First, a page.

Aug 232009

My sweet husband helps with the dishes each night. Actually, he helps with starting the dishes, but he has trouble finishing, which, as Seinfeld suggested …is really the most important part of doing the dishes…the finishing.

Every evening, I notice that I am alone at the sink and that Craig and the kids have sneaked out back to the trampoline. Last night I followed them and called out sweetly, “Honey? Did you notice that there are still piles of dishes in the sink?” And like always, he said:

They’re just soaking, babe. It’s part of doing the dishes. It makes it easier to get them clean.

As you can see, sometimes Craig uses my lack of knowledge about basic household duties to get out of things. This isn’t right, people. But it’s pretty clever.

I have resolved to steal his move.

When my husband arrives home tonight, he will find me reading a book on the couch, having abandoned the children in the bathtub.

When he panics, and asks me for an explanation, I will say the following…calmly and sweetly.

They’re just soaking, babe. It’s part of bath time. It makes it easier to get them clean.

Aug 282009

When Craig gets home from work in the evening, he usually finds the kids and me waiting for him at the end of the driveway. I wave and smile, the kids jump up and down… it’s all very Normal Rockwell. Craig thinks it’s sweet. The neighbors think it’s sweet. It is kind of sweet.

But here’s what nobody knows:

We meet Craig at the end of the driveway because I cannot wait another three minutes to pass off the children.

I’ve watched through the front window when he arrives home and seen how he dawdles in the car before getting out, inches to the mailbox, stops to pet every passing puppy, and then creeps up to the front door with little teeny baby steps. Let’s just say it’s a bit slower process than he employs when he runs out the door to leave for work in the morning.

So, welcome home, honey! Hugs. Kisses. Here are your three beautiful children. No, no, don’t worry about the mail, I’ll get it. Just hurry on inside.


Sep 102009

Yesterday’s post was about God. Sometimes talking about God can hurt people’s feelings. What I want most in the world, besides a personal chef, is to not hurt your feelings. If you people knew how much I thought about you and worried about your feelings you would probably be very, very afraid.

In the future, when I refer to God, feel free to substitute the name of whatever light helps you find your way home. I usually call God well, God.I also call him Jesus, because Jesus was the First Responder to my spiritual 911 call from my bathroom floor several years ago, and because everything He said matches the truth in my heart. I also sometimes call the pizza man God because, well, families can’t live on bread alone.If you call God something different than I do, then…“to-mayto- to-mahto.” Let’s not call the whole thing off due to semantics okay?And if you believe that everyone has to call God the same name… I’d be honored if you’d stick around, too. Let’s all try to understand each other. Because with every passing year I become more suspicious that maybe we’re not really meant to spend our spiritual lives playing a never-ending game of Red Rover.“Send those PAGANS right over!”Red Rover requires a lot of choosing teams and yelling and running and winners and losers and bruised arms. Maybe instead we could all just sit down, take a deep breath and figure out what we can learn from each other. I think God, whatever He might prefer to be called, would like that.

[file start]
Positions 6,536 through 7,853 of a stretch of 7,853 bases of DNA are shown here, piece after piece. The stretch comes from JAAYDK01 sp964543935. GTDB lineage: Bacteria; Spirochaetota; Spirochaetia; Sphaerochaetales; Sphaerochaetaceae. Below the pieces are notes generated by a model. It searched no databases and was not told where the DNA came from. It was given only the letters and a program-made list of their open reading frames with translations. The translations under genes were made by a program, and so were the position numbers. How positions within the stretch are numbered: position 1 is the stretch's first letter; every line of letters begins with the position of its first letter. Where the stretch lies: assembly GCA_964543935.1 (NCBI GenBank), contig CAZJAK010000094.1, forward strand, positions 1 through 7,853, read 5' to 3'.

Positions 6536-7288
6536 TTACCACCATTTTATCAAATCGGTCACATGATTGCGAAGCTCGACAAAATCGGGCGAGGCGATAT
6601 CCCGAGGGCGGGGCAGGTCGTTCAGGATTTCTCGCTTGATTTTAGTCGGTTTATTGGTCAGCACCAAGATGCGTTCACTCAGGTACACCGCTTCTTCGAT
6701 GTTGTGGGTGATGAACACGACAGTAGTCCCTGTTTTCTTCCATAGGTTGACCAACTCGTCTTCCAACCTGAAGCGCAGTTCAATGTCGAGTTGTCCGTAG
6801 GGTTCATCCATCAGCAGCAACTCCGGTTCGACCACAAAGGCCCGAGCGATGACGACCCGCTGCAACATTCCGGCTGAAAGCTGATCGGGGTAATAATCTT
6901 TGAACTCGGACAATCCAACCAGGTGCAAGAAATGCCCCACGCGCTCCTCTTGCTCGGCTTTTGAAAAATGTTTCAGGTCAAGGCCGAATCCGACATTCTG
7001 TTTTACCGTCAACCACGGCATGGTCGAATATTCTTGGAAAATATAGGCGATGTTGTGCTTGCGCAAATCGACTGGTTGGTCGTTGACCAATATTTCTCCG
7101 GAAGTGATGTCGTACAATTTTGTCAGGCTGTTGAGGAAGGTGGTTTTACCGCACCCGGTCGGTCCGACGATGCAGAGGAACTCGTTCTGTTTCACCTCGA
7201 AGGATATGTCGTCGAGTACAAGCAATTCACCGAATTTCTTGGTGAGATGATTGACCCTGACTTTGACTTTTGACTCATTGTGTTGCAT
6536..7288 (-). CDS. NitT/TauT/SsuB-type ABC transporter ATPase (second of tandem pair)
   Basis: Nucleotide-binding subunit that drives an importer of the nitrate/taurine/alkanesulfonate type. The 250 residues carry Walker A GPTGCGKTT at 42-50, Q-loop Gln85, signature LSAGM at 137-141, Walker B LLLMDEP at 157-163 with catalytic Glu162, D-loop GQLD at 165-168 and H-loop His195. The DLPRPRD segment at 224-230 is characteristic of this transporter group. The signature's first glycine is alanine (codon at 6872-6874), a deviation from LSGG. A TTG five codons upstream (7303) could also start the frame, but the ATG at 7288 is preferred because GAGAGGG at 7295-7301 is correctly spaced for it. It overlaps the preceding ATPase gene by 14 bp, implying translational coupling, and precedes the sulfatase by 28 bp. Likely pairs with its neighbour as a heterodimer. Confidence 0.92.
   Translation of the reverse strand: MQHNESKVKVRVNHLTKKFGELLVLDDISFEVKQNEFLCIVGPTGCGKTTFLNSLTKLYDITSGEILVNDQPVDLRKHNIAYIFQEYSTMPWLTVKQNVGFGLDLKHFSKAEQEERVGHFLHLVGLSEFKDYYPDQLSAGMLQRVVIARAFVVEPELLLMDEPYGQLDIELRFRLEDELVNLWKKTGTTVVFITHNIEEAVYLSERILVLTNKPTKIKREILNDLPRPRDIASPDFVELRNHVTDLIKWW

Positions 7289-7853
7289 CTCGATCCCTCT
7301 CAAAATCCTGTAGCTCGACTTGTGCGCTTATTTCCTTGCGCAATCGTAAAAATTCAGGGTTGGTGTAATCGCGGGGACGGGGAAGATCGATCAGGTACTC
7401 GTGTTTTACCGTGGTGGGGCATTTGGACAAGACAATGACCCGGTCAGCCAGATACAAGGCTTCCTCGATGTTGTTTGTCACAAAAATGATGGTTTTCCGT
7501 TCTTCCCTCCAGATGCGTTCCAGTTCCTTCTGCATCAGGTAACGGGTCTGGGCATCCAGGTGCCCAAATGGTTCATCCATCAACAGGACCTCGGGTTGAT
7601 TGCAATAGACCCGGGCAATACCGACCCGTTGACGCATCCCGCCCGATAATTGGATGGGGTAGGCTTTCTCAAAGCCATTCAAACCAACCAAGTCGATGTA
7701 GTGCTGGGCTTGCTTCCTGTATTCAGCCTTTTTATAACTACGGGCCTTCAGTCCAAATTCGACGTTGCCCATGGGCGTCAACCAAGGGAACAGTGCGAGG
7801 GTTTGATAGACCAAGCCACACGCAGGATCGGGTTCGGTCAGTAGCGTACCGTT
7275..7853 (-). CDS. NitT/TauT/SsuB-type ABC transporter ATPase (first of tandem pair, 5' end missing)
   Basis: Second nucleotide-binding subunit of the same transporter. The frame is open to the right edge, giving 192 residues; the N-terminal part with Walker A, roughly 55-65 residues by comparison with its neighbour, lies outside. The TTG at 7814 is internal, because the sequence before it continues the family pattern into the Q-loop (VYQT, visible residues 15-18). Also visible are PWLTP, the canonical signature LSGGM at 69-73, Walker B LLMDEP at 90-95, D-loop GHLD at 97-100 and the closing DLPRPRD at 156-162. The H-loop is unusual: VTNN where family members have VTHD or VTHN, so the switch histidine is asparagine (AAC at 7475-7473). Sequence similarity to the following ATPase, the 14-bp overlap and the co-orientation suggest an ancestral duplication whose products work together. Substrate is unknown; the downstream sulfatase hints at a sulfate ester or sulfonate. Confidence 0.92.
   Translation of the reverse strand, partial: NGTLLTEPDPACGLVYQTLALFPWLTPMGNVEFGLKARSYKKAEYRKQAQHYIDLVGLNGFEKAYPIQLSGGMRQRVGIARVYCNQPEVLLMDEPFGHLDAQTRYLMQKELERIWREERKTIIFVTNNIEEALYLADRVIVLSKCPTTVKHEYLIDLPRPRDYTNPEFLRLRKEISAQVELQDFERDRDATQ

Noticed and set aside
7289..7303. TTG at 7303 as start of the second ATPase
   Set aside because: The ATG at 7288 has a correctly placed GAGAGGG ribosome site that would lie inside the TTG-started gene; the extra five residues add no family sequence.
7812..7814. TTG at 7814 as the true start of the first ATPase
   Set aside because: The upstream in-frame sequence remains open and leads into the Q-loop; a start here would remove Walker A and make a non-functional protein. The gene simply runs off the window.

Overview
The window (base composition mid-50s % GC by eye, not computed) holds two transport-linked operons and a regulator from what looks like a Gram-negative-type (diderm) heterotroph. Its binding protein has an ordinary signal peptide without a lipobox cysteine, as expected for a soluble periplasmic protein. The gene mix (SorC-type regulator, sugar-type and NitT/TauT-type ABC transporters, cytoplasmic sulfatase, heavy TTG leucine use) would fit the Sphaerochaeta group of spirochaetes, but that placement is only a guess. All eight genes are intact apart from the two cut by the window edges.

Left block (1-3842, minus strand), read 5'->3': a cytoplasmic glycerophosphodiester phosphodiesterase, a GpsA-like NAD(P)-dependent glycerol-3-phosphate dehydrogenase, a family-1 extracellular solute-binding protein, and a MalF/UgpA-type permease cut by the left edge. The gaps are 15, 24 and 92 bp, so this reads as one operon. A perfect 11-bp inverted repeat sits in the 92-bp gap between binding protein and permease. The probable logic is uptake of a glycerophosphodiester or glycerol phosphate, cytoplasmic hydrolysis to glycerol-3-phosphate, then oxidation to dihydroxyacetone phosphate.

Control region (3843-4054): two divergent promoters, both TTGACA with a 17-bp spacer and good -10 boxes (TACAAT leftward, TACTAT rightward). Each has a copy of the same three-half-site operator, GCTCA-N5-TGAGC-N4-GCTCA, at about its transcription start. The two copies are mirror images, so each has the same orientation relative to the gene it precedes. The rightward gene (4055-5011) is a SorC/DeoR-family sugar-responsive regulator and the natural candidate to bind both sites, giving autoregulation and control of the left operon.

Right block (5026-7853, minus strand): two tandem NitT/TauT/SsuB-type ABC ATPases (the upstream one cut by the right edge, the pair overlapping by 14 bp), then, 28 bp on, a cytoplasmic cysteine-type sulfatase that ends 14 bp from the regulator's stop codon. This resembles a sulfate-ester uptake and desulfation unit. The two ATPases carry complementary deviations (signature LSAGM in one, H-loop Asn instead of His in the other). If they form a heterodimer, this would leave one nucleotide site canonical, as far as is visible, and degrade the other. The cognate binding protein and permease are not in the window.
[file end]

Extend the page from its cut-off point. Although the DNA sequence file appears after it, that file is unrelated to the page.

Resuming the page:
Anyway. The point is that yesterday I wasn’t trying to assert that bumper sticker man was definitely wrong about God. BECAUSE WHO REALLY KNOWS? I was just saying that I don’t buy any theology that fits on a bumper sticker. But there are actually a lot of things I probably should buy that I don’t, like mops and new underwear and a pan, according to my sister.

She came over to cook dinner last weekend, which she does occasionally for the sake of the children, and she yelled from the kitchen:“Glennon, where are your PANS?” and I yelled back “I don’t have one.” And after that shocked silence to which I am becomingwell accustomedshe yelled something like “You don’t ownApan? How do you cook without a singlepan?”And I said, “Yeah. I know, IT’S REALLY HARD.” And then she walked into the family room and stared at me in disbelief for a good three minutes.When she finally spoke, she said something about how she had MULTIPLE PANS FOR VARIOUS PURPOSES and how I COULD SIMPLY NOT not have a single pan in my home.


JEESH, SISTER,give me a break.So I don’t have a pan?So what? It’s not like there’s anything I cando about it. Every day I pray the serenity prayer, “allow me to accept the things I cannot change,” and then Itry to accept the fact that I do not have a pan.I’m not gonna sit around and cry about it. Also, if we’re being totally honest, I think you’re being just a teensy bit judgmental. Just because you’re a fancy pants MULTIPLE PAN OWNER, doesn’t mean that all of us have to join you in your life of excess. Sister, there are children STARVING IN AFRICA, actuallyat my house too, and you’re walking around with your head in the clouds, judging the panless and gloating about your MULTIPLE PANS.

Okay, this post is miles from where it started. I think my points were:

1. Let’s be the first group of people in the history of the world who talk about God occasionally without starting a war.

2. Please send me a pan. And a detailed note explaining what I’m supposed to do with it.

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